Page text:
There’s a great story by Richard Sandomir of the New York Times today, looking back at the history of the Polo Grounds. Like many of the people quoted in is story, I was always struck by pictures of those wacko dimensions:
What stands out to fans and historians nearly 47 years since its demolition are its outfield dimensions, some of which changed with regularity. It was short down the lines (no more than 280 feet to left and 259 to right, and still shorter to the second decks); distant in the alleys (as much as 449 to one bullpen and 455 to the other); and as long as 505 to center field.
“That made it a strange ballpark,” said Jerry Liebowitz, a fan who began attending games there in 1943. “Someone like Johnny Mize hits it 450 to center field and it’s nothing but an out, but guys who couldn’t hit a damn were hitting pop-fly home runs to left and right.”
I used to play an old version of High Heat Baseball on my PC. There was a home run derby function on it, and you could choose the ballpark. I would pick the Polo Grounds every time and use Barry Bonds, doing my best to yank line drives down the line. It was wonderful.
My video game war stories aside, the Polo Grounds’ dimensions are important to keep in mind whenever people talk about the game being “transformed” by what went down in the 1990s. The game has always had weird stuff about it, not the least of which have been oddball ballparks, rendering historical comparisons more of an art than a science.
Anthony DiComo of MLB.com reports that the Mets are going to give Noah Syndergaard the start for tomorrow’s game. But here’s the hitch: he’ll only get one inning and then Matt Harvey will enter in the second inning and go from there. Harvey was originally scheduled to take the start. Syndergaard, of course, has been out since April. Harvey has been pitching under the loosest definition of the term.
I can see, if they are intent on putting Syndergaard in a real game, having him start one rather than come in out of the bullpen for purposes of preparation and routine. At the same time, however, if he’s only able to throw one inning at this point, with a little over a week left in the season, what’s the point of him pitching at all? As for Harvey relieving: he’s kind of a mess right now. Is he someone whose routine you really want to throw off?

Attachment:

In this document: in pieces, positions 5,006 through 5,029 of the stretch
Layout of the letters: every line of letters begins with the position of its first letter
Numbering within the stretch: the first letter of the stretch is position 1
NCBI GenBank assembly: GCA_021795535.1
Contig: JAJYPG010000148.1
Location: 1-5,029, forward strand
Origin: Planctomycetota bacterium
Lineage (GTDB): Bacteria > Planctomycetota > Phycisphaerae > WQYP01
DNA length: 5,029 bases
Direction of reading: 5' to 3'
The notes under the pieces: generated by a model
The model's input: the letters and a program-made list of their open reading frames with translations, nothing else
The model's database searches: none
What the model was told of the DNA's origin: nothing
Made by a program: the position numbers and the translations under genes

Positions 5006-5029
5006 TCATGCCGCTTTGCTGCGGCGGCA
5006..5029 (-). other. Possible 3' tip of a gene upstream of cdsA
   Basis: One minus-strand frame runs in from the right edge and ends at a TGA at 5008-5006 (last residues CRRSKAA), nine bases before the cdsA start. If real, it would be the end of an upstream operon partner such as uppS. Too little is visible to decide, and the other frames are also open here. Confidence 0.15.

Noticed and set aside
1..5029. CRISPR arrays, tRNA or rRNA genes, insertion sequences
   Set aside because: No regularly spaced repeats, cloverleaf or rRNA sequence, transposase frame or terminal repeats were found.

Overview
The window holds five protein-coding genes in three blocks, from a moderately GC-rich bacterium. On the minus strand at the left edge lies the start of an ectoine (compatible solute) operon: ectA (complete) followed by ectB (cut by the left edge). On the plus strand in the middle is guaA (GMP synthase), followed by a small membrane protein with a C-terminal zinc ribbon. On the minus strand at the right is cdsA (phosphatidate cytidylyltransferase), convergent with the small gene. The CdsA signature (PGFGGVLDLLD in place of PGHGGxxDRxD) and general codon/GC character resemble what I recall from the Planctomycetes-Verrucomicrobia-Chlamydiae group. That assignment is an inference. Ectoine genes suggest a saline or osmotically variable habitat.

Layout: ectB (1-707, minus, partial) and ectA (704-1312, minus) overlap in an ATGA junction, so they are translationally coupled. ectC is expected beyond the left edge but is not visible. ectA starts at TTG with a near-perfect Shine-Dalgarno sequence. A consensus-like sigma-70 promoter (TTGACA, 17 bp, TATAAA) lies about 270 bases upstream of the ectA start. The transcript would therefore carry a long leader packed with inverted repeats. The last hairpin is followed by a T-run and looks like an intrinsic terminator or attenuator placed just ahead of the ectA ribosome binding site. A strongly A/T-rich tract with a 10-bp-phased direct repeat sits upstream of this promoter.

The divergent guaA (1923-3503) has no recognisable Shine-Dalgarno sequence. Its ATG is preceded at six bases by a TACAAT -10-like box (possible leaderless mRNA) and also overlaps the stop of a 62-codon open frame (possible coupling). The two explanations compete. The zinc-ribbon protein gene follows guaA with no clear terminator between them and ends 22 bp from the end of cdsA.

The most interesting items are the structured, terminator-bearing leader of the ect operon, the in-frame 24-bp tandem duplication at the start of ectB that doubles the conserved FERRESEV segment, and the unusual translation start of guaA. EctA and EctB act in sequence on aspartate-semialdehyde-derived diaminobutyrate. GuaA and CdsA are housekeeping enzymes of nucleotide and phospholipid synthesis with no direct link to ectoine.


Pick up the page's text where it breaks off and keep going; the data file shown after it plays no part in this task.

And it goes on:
I guess this doesn’t hurt anything — at least as long as Syndergaard doesn’t hurt himself throwing in a meaningless game at the end of the season — but it certainly is odd. It makes me wonder if this is some sort of “Dave” or “Moon Over Parador” situation in which the Mets are just trying to create the impression that Syndergaard is still alive.
Could Kevin Klein pitch an inning? Richard Dreyfuss?
There are few details about the toddler who was hit by the foul ball at Yankee Stadium on Wednesday, mostly because of patient confidentiality considerations. We are learning a little bit in drips and drabs, and it’s sounding like the child was very seriously injured.
While Joe Girardi said the other day — likely innocently speculating based on third-hand information — the the kid was “OK,” the New York Posts spoke to an anonymous family member of the child who makes it sound more serious:
“She’s stable. It’s going to be a long process,” said the family member, who didn’t give his name, at New York-Presbyterian Morgan Stanley Children’s Hospital.
That could mean any number of things, but it’s hard to escape the conclusion that, whatever situation she’s in, the injury is a significant one.
As we’ve noted in the past two days, several teams who have been non-committal have come forward to say that they will now add additional netting to their ballparks. It’s a shame it took a serious injury to a child to get them to finally come to their senses, but thankfully they are, in fact, coming to their senses.